2.St. Anna’s Church Nong Saeng (วัดนักบุญอันนา หนองแสง). Through its beautiful architecture, the church represents the town that houses people from different ethnicities. Before Christmas Eve of each year, Christians from different communities will make stars and place them in the church.

3. Phu Langka National Park (อุทยานแห่งชาติภูลังกา). The park is blanketed by tropical rain forest, mixed deciduous forest and deciduous dipterocarp forest, which is a habitat for a number of wildlife, as well as watershed for many streams.

4. Wat Si Thep Pradittharam (วัดศรีเทพประดิษฐาราม) The temple is located on Si Thep Road, opposite Chumchon Thetsaban 3 School, in Amphoe Mueang, and was established in 1859. Besides housing beautiful murals regarding the Lord Buddha’s history, the temple also houses an important Buddha image called Phra Saeng. Phra Saeng was created synchronically with Phra Suk and Phra Sai (situated at Wat Phon Chai, Nong Khai). By the Phra Ubosot is a pagoda that houses the ashes of a famous monk, Luangpu Chan ( Phra Thep Sitthachan). His lifelike statue is placed in the Thep Sittharam Building. The temple has a beautiful building constructed in 1921. It was awarded by the Association of Siamese Architects for Best Preserved Architecture in the category of Places of Worship and Temples.

East Thailand
Eastern Thailand region comprises the seven provinces that lie south of Isaan and east of the Central region, sandwiched between Bangkok and Cambodia. Eastern Thailand contains only seven provinces, the smallest of 5 regions of Thailand(which consist of Central, North, North East, East, South).

* Chachoengsao(ฉะเชิงเทรา)
* Chanthaburi(จันทบุรี)
* Chonburi(ชลบุรี)
* Prachinburi(ปราจีนบุรี)
* Rayong(ระยอง)
* Sa Kaew(สระแก้ว)
* Trat (ตราด)

Five provinces border the Gulf of Thailand, and three share borders with Cambodia, all of which have at least one international border crossing (Aranyaprathet being the busiest). Pride of the coast is Pattaya(พัทยา), two-hour drive from the capital along a modern highway,is the Kingdom 's most developed beach destination. For vacationer who prefers a more traditional style resort holiday, there is a wide choice of quieter spots, ranging from the long sandy stretches of Rayong to offshore islands Koh Chang and Ko Samet.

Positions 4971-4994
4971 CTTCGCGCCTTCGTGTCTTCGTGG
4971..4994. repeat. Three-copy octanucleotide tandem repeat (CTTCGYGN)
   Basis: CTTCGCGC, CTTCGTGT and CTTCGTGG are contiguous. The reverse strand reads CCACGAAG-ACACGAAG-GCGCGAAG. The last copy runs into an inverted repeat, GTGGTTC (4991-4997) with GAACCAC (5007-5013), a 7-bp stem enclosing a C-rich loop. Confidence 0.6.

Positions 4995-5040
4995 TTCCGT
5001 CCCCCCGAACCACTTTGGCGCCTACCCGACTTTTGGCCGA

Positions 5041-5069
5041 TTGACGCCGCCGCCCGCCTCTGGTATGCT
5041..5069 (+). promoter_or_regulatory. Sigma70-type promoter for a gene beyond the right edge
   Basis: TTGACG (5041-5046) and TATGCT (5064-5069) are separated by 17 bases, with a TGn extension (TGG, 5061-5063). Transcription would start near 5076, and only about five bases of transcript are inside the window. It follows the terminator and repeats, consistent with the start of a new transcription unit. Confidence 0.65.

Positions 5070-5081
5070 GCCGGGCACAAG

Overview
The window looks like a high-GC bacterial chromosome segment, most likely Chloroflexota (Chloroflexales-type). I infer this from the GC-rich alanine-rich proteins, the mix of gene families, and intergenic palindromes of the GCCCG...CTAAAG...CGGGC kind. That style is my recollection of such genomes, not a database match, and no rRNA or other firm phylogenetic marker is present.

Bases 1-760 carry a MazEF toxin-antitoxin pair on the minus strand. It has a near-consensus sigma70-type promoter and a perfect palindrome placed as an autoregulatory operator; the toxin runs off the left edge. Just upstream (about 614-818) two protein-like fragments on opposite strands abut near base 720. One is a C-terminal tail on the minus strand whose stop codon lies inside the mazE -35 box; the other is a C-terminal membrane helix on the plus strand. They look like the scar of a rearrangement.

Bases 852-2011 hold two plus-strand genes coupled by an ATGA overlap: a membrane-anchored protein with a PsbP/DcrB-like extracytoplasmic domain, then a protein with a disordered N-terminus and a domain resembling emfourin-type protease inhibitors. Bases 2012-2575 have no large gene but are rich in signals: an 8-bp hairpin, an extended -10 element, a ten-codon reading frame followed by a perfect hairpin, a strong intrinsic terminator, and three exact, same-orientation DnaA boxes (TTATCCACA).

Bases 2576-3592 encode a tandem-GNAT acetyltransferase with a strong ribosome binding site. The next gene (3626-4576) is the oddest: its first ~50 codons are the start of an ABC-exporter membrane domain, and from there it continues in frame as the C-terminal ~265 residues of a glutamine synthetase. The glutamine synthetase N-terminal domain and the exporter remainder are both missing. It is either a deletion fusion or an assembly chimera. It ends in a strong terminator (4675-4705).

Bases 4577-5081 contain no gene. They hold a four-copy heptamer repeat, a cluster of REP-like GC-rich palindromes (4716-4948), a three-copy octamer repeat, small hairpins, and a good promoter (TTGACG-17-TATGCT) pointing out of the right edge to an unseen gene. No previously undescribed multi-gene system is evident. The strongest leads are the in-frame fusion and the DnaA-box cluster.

Chanthaburi (จันทบุรี)

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Chanthaburi (จันทบุรี) is a province (changwat) of Thailand. It is located in the east of Thailand, at the border to Battambang and Pailin of Cambodia and the shore to the Gulf of Thailand. The neighboring provinces are Trat in the east and Rayong, Chonburi, Chachoengsao and Sa Kaeo.

Chanthaburi, commonly called Muang Chan, is another major eastern seaside province which has played an important role in the history of the nation both before and during the Rattanakosin (Bangkok) Period. It is wealthy and rich in natural resources, particularly gems in addition to the plentiful field of tropical fruits including rambutan, durian, mangosteen and langsad. Products from the seas are also extensive. It is also blessed with natural beauties and attractions equal to any sister provinces.

Chanthaburi is about 245 kilometers from Bangkok(4 hours by bus) and 110 kilometers from Rayong. The Cambodian border at Ban Pakard is 1-2 hours away by minibus (~100 baht) or songthaew (~40 baht), from where Pailin is just 15km away. It is administratively divided into 9 districts and 1 sub-district: Muang Chanthaburi, Khlung, Laem Sing, Makham, Pong Nam Ron, Tha Mai, Soi Dao, Kang Hang Maew, Na Yai Am and Khao Kitchakud sub-district.

After the Paknam crisis in 1893 the French colonist troops occupied Chanthaburi, returning it in 1905 when Thailand gave up ownership of the western part of Cambodia. A significant minority of Chanthaburi citizens are native Vietnamese, who came there in three waves - first in the 19th century during an anti-Catholic persecution in Cochin China, a second wave came in the 1920s to 1940s fleeing from French Indochina, and a third one after the communist victory in Vietnam in 1975. Thus the town of Chanthaburi is the seat of a Bishop of Chanthaburi since 1944.

Places of interest

1. King Taksin the Great Shrine (ศาลสมเด็จพระเจ้าตากสินมหาราช): The shrine is a nonagonal building with a roof taking the shape of a royal hat with a pointed spire constructed in 1920 A.D. It houses a statue of King Taksin the Great to whom a large number of people come to pay respect each day.